January 15, 2019
The availability rate for U.S. industrial real estate declined by 8 basis points in Q4 2018, while demand for warehouses exceeded the delivery of newly-constructed supply by roughly six million square feet, according to a new report from CBRE.
Availability of U.S. industrial real estate dipped to 7% in the fourth quarter, the lowest point since 2000. That marks 34 consecutive quarters of declining availability, the longest since CBRE started tracking the data in 1988.
Preliminary data shows that net absorption across the 55 markets tracked by CBRE amounted to 63 million square feet in the quarter, outpacing construction completions of roughly 57 million square feet.
CBRE Global Chief Economist Richard Barkham says, “Construction has picked up, but the long-term demand drivers of e-commerce and the strong U.S. economy have more than offset that supply gain. While factors such as higher interest rates and trade-protection worries are headwinds, the U.S. industrial real estate market will continue to draw momentum from the healthy U.S. labor-market, brisk import activity aided by the strong dollar and robust consumer confidence.”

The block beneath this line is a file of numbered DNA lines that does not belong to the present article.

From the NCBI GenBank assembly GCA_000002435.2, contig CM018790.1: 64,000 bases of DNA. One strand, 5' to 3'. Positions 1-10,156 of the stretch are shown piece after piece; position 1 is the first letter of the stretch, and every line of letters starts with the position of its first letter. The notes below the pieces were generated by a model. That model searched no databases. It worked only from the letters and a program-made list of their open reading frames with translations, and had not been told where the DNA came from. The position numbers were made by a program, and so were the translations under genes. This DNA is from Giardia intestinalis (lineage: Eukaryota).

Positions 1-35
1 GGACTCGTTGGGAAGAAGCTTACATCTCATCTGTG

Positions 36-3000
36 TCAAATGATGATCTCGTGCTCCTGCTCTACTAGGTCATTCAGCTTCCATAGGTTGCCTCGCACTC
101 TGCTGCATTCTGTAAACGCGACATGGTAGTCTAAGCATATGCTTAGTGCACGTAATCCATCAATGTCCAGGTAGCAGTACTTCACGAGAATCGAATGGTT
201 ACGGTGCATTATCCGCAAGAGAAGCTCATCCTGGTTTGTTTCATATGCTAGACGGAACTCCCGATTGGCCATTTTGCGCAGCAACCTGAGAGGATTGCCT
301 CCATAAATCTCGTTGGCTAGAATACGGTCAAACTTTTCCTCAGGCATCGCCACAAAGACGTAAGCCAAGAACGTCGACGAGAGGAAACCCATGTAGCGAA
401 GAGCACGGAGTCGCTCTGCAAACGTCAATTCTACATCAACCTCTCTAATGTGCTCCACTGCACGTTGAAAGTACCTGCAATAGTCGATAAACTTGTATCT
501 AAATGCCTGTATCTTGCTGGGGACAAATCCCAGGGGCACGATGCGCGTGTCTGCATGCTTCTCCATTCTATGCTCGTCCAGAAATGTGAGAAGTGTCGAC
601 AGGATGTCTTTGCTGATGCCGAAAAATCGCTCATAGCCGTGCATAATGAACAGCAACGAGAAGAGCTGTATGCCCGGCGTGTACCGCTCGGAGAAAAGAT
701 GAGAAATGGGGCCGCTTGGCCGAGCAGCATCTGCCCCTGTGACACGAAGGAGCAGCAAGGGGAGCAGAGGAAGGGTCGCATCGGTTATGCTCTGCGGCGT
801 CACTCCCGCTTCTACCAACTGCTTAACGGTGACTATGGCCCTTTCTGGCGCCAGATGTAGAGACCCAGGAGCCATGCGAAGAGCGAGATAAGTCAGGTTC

The gap between demand for warehouses and newly-delivered supply narrowed in the fourth quarter to 6.2 million square feet, down from 9.3 million square feet in Q3. However, quarterly data can be volatile. On a full-year basis, demand exceeded supply by 29 million square feet in 2018.
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